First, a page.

Incumbents dominate many city council races

            Only a few new faces will assume the privilege and responsibility of helping lead city government in Sanpete’s 13 municipalities—but that is primarily because people preferred to play safe and vote the incumbents back in.

            As of late Tuesday, unofficial results showed 10,309 Sanpete residents voted in this year’s municipal elections, a turnout of 51.9 percent, down 1.1 percent from 2017 and just 1/10th of 1 percent different from 2015 numbers.

            “A few of the races were unopposed for several of their candidates.” Neill said. “With just one race on the ballot, that tends to make a difference (in turnout) …. We haven’t quite finished out yet, there are unofficial results and provisional ballots we may receive that could affect things still.”

Centerfield City Council

            The proclivity for playing staff started in Centerfield where Jonah Christensen was reelected to one of the four-year seats with 255 (38.06 percent) of the votes. The second seat went to R. Ryan Stewart, who will fill the vacancy left when David Beck resigned to run for mayor and was defeated in the primary. Stewart got 197 votes (29.4 percent) in the four-way race.

            Gary Lynn Childs garnered 133 votes, which, of course, didn’t make the cut, but was still significantly above Christi B Garff’s 85 votes.

Ephraim City Council

            Ephraim City was a clear-cut case of incumbent domination with Margie Anderson and S. Lloyd Stevens garnering 723 votes and 706 votes respectively for a combined total of 79.48 percent.

            Donny Durrrant put on a good showing, but still ran far behind the incumbents. He got 255 votes (14.07 percent) while a fourth contender, Wendel Eva Smith, got 116 (6.45 percent).

Fairview City Council

            Two four-year council seats were up for grabs in Fairview City, and like in Ephraim, incumbents were strong performers.

            Casey Anderson, with 321 votes (38.49 percent) and Shirlene Rasmussen’s 287 votes (34.41 percent), took the two seats.

            Sean P. Rawlinson had 145 votes (17.39 percent) followed by Kirk A Watts, whose 81 votes earned him only 9.71 percent of the vote.

Fairview also had a two-year council seat available, but only Michael Mackay run for it and earned all 38 votes cast (100 percent).

Gunnison City Council

            Gunnison City’s two four-year seats were a cinch because there were only two contenders and both were well-known and experienced candidates. Robert Andersen and Shawn Crane got 277 votes (51.39 percent) and 262 (48.61 percent).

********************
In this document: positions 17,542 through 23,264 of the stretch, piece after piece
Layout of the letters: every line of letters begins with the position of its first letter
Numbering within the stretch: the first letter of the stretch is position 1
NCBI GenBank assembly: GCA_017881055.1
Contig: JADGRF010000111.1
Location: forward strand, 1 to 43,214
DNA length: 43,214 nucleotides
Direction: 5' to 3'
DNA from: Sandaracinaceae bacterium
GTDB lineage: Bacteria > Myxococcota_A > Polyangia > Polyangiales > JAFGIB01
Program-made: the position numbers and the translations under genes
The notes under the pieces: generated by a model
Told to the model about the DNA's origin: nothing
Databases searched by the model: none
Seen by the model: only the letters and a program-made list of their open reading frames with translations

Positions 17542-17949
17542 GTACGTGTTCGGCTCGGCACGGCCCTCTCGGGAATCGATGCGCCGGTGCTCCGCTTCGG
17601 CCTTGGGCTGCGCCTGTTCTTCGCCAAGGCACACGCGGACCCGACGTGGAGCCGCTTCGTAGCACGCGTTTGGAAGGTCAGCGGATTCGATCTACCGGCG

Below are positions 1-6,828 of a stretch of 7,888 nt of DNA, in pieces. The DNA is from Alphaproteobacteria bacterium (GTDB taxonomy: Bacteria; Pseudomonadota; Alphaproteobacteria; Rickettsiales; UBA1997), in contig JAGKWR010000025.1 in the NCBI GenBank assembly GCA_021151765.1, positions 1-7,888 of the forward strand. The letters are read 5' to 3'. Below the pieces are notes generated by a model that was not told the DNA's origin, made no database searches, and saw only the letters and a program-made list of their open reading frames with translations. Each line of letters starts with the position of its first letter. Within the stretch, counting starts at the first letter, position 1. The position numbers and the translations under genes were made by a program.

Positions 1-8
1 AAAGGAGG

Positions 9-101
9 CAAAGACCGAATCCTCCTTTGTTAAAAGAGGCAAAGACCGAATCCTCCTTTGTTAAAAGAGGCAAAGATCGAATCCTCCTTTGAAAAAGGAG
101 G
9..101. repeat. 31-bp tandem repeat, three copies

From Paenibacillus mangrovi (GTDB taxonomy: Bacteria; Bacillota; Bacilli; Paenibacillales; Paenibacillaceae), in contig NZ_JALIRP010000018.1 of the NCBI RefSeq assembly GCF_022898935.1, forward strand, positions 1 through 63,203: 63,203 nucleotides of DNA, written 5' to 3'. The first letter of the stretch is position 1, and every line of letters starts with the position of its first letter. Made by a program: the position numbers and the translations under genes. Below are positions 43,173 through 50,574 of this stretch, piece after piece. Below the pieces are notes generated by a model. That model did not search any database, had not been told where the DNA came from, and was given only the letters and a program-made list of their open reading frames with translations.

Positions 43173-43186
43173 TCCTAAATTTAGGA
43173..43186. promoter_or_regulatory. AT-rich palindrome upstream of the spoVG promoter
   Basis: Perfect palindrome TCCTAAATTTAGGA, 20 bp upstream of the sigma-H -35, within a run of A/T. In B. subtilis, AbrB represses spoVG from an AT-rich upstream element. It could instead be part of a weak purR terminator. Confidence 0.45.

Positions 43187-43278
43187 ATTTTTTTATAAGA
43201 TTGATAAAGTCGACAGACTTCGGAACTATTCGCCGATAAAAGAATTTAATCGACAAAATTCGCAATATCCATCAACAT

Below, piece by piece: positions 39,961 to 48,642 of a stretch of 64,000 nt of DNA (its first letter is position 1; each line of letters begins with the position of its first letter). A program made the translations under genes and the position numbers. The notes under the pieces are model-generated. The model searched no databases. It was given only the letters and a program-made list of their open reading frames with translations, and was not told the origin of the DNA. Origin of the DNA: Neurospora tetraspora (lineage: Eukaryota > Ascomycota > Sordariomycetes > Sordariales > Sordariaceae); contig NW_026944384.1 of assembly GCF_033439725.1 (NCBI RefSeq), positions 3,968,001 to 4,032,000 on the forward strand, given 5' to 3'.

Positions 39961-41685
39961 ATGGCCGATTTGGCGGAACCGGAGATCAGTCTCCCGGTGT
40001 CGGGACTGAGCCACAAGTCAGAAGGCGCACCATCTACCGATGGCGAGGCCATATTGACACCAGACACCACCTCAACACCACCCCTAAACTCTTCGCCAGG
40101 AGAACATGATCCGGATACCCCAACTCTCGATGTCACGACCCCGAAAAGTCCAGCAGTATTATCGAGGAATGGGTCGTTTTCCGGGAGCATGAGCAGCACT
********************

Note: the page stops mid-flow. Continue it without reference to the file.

Gunnison also had a single 2-year seat up for grabs and incumbent Michael Wanner took it by a long shot with 279 votes (77.07 percent). Jay Clayton got 83 votes, which accounted for 22.93 percent of the vote.

Manti City Council

            Incumbent Mary Lonnie Wintch was the 600-lb. gorilla in the room when it came to Manti City voting for the two available four-year seats. Her 725 votes earned her 33.43 percent slice of the pie, followed by Jeffrey W. Killian, whose 561 votes brought in 25.86 percent. Both won seats on the council.

            Gary Erickson trailed just behind Killian with 501 votes (23.1 percent), and Cory D. Schmidt pulled in 382 (17.61percent).

Mayfield Town Council

            Jaden James took the most votes in town with 132, just above the other winner, Mike Bennett, who got 121.

            Steven Liddiard and Diane Johnson trailed with 56 and 84, respectively.

Moroni City Council

In Moroni, Brad Aldridge, an artist who has been active in the community, and incumbent Fred Atkinson were top dogs, with 212 votes (30.24) and 210 votes (29.96percent).

Incumbent Troy Prestwich’s 2021 vote count of 185 (26.39 percent) didn’t quite cut the mustard, while Brandon Mellor’s 85 votes (13.41 percent) was also shy of  a win.

Mt. Pleasant City Council

            Mt. Pleasant City had two four-year seats up for grabs. The winners were Paul Madsen with 586 votes (33.39 percent) and Lynn Beesley with 456 votes (25.98 percent).

            Dianne Blackham and Donalyn L. Shock, who advertised themselves as a tandem pair, got 355 and 358 respectively.

Spring City Council

            Spring City’s four-year council seats went to Paul Penrod with 247 votes (34.79 percent) and Nancy Allred with 198 votes (27.89 percent).

            Timothy Clark won a two-year seat 214 votes (56.17 percent). He defeated George Kenzy, who got 167 votes (43.83 percent).

Wales Town Council

            Two four-year seats as well as two two-year seats in Wales were uncontested, with two candidates running in each race.

            David Larsen led for one of the four-year posts with 101 votes (77.69 percent). David Brandon Rees was also elected with 23 votes (17.69 percent). In the two-year race, Marian Staci Taylor got  94 votes and Ronald Thompson, with 78 votes.

 “Overall it was a really smooth election, “Neill said. “We had a few people call up mad because they can’t vote in the nearby city if they live in the county, but they just don’t understand the law.”